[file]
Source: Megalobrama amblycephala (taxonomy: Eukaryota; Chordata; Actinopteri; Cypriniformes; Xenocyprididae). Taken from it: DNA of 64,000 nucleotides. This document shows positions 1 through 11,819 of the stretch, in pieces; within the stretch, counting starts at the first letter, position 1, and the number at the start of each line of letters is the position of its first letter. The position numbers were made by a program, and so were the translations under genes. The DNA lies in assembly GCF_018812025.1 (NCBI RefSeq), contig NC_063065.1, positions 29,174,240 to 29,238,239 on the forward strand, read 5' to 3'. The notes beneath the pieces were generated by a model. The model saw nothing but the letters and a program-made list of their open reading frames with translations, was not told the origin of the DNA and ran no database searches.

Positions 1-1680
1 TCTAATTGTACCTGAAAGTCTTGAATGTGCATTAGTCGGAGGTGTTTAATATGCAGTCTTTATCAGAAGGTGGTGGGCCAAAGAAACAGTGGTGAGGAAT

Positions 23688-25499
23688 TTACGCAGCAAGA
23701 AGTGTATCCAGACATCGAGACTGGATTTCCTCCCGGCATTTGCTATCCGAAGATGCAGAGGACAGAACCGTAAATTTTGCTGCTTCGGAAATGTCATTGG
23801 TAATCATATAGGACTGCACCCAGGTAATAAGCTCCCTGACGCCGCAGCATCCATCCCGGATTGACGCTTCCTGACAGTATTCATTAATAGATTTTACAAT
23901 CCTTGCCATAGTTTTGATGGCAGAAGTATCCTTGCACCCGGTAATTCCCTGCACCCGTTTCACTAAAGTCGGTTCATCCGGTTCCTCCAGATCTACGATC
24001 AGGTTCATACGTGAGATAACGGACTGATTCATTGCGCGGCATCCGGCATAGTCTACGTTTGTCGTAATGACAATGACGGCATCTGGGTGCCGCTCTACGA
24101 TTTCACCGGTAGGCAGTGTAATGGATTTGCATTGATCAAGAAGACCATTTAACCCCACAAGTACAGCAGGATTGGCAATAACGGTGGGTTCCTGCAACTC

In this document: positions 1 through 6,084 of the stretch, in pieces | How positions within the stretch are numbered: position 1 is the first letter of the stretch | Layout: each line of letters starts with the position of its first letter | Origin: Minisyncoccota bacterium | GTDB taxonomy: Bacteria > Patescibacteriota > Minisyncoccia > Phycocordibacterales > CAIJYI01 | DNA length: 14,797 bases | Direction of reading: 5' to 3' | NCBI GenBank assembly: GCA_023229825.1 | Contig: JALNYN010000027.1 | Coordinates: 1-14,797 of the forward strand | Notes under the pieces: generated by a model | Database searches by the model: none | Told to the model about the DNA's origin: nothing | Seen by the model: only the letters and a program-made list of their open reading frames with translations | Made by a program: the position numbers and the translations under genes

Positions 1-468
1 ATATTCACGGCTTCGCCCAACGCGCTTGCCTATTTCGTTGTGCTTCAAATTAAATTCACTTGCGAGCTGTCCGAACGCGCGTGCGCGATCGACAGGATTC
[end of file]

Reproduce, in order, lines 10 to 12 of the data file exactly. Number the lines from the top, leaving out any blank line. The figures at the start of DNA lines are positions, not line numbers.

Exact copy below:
24101 TTTCACCGGTAGGCAGTGTAATGGATTTGCATTGATCAAGAAGACCATTTAACCCCACAAGTACAGCAGGATTGGCAATAACGGTGGGTTCCTGCAACTC

In this document: positions 1 through 6,084 of the stretch, in pieces | How positions within the stretch are numbered: position 1 is the first letter of the stretch | Layout: each line of letters starts with the position of its first letter | Origin: Minisyncoccota bacterium | GTDB taxonomy: Bacteria > Patescibacteriota > Minisyncoccia > Phycocordibacterales > CAIJYI01 | DNA length: 14,797 bases | Direction of reading: 5' to 3' | NCBI GenBank assembly: GCA_023229825.1 | Contig: JALNYN010000027.1 | Coordinates: 1-14,797 of the forward strand | Notes under the pieces: generated by a model | Database searches by the model: none | Told to the model about the DNA's origin: nothing | Seen by the model: only the letters and a program-made list of their open reading frames with translations | Made by a program: the position numbers and the translations under genes

Positions 1-468